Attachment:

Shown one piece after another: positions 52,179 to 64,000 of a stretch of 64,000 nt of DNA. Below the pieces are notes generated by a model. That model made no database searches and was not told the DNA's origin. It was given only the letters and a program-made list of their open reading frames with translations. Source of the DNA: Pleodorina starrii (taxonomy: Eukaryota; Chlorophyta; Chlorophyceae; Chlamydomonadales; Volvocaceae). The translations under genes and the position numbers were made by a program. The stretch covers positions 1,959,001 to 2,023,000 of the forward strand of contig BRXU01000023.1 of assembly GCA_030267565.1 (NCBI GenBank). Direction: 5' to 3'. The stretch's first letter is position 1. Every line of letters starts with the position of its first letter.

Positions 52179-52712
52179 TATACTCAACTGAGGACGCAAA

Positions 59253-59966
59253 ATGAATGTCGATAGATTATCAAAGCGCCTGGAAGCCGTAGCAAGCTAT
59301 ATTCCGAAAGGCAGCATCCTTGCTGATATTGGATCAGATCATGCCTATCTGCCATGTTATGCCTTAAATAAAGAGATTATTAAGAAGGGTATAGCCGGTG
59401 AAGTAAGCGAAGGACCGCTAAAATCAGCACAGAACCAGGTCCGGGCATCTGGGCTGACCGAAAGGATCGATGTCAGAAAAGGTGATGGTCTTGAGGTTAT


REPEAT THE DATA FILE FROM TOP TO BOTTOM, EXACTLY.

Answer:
Shown one piece after another: positions 52,179 to 64,000 of a stretch of 64,000 nt of DNA. Below the pieces are notes generated by a model. That model made no database searches and was not told the DNA's origin. It was given only the letters and a program-made list of their open reading frames with translations. Source of the DNA: Pleodorina starrii (taxonomy: Eukaryota; Chlorophyta; Chlorophyceae; Chlamydomonadales; Volvocaceae). The translations under genes and the position numbers were made by a program. The stretch covers positions 1,959,001 to 2,023,000 of the forward strand of contig BRXU01000023.1 of assembly GCA_030267565.1 (NCBI GenBank). Direction: 5' to 3'. The stretch's first letter is position 1. Every line of letters starts with the position of its first letter.

Positions 52179-52712
52179 TATACTCAACTGAGGACGCAAA

Positions 59253-59966
59253 ATGAATGTCGATAGATTATCAAAGCGCCTGGAAGCCGTAGCAAGCTAT
59301 ATTCCGAAAGGCAGCATCCTTGCTGATATTGGATCAGATCATGCCTATCTGCCATGTTATGCCTTAAATAAAGAGATTATTAAGAAGGGTATAGCCGGTG
59401 AAGTAAGCGAAGGACCGCTAAAATCAGCACAGAACCAGGTCCGGGCATCTGGGCTGACCGAAAGGATCGATGTCAGAAAAGGTGATGGTCTTGAGGTTAT